Tiffany Jansen moved to the Netherlands recently after marrying her Dutch husband. Her father is a pilot for Delta Airlines, so she’s lived in places like Japan, Greece and Germany before high school. She is really loving living here and writes in detail about her adventures as an expat in the Netherlands on her blog Clogs and Hotdogs.
Q: Where are you originally from?
A: Maryland, USA
Q: Where are you living now?
A: Utrecht, The Netherlands
Q: How long you have you lived here?
A: 14 months
Q: Did you move with a spouse/children?
A: I moved with my dog for my Dutch husband
Q: Why did you move; what do you do?
A: My husband is Dutch and it just made the most sense for me to come here (economy’s better, he had the better job, immigrating to the US is near impossible, etc). Before moving, I was doing the odd job here and there, just getting into elementary school teaching and working on a Master’s degree.
About the Netherlands
Q: What do you enjoy most about your host city, how’s the quality of life in the Netherlands?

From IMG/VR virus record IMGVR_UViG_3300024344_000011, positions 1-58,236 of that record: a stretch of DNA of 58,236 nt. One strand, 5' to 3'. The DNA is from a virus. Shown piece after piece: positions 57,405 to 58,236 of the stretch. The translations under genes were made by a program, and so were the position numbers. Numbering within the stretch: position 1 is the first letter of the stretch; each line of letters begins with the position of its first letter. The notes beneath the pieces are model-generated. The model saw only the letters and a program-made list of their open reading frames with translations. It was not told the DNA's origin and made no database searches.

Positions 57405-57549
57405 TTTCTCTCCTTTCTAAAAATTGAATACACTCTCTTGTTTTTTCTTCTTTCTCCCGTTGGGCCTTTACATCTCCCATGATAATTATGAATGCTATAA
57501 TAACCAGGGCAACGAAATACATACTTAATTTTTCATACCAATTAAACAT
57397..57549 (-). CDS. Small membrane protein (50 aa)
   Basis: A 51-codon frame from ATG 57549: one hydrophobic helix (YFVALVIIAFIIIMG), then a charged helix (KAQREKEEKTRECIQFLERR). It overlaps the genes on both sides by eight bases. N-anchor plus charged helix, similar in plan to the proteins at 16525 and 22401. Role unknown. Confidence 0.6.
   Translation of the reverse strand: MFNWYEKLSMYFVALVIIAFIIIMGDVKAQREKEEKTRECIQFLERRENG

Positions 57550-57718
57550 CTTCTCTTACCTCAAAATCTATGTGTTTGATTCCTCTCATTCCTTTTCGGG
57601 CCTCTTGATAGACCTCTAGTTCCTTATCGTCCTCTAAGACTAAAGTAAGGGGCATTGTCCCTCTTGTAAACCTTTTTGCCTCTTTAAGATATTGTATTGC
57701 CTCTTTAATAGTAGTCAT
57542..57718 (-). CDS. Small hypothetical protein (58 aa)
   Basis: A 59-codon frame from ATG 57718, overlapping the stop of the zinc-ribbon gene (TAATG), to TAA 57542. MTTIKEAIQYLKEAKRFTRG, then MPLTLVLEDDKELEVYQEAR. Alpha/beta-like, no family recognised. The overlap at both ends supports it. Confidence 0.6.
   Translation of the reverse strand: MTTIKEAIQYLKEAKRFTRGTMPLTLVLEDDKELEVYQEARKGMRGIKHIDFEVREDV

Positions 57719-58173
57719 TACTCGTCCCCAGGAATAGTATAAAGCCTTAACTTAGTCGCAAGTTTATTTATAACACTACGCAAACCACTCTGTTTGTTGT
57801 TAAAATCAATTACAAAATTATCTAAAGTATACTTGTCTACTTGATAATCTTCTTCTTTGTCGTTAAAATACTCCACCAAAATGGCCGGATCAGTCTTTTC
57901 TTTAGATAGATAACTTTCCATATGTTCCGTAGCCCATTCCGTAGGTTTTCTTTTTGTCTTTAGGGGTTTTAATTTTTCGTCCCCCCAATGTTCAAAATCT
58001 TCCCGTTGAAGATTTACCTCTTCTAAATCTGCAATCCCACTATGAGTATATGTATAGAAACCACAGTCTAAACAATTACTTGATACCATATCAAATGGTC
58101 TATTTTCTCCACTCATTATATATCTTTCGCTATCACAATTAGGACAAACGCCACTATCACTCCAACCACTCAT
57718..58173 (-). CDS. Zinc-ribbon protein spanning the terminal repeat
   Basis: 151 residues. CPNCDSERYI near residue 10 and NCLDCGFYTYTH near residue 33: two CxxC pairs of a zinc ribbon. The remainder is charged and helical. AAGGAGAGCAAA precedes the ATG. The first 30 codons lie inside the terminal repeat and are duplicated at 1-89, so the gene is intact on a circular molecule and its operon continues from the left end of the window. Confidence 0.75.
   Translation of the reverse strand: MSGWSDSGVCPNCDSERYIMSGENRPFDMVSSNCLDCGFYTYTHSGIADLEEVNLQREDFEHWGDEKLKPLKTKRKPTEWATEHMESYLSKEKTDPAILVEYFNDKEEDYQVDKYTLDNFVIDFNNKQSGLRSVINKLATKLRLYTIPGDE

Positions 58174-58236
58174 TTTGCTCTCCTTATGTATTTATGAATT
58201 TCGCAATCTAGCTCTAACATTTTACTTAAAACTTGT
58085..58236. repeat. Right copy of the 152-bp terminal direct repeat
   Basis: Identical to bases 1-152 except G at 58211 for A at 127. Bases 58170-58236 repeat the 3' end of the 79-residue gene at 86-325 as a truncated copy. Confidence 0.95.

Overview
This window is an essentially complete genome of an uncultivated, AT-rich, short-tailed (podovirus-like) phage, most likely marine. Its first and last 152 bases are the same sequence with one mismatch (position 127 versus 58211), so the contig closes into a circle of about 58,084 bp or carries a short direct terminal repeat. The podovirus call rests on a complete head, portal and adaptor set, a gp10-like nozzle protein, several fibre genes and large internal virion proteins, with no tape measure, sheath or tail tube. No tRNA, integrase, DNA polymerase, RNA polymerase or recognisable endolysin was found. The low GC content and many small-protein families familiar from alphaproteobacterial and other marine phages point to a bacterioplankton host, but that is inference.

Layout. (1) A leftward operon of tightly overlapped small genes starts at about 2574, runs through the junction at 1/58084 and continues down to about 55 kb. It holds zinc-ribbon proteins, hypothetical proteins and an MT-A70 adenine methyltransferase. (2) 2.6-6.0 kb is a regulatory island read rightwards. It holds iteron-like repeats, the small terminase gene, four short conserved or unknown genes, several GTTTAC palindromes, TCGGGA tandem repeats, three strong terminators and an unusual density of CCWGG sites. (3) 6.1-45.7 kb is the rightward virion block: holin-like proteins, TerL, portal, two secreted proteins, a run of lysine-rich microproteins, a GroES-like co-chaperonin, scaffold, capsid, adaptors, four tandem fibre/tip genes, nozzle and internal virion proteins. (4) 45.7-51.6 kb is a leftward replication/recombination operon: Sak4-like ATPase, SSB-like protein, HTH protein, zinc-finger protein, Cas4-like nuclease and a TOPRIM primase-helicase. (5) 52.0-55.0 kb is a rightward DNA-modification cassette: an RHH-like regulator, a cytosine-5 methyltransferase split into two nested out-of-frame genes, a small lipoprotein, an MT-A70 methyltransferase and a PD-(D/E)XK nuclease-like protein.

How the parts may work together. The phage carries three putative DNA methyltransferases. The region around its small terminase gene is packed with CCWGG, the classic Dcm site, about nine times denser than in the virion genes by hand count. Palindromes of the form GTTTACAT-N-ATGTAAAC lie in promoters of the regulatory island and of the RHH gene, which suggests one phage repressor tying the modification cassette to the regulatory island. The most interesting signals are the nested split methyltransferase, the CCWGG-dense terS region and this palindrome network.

A: The quality of life is outstanding. Healthcare is top notch and there is an extraordinary expat community. Public transportation will take you literally everywhere quickly, cheaply, and easily. Utrecht is one of the major cities in the Netherlands as well as a university city, so there is always something to do with lots of people and lots of diversity. So much is accessible by bike and I have really embraced the cycling culture here in the Netherlands. Overall, the lifestyle is much healthier than in the US. And there is such richness is history and culture here. Utrecht itself has been around since 97AD! There are over 400 museums and castles in the country and the old buildings and typical Dutch facades are just gorgeous.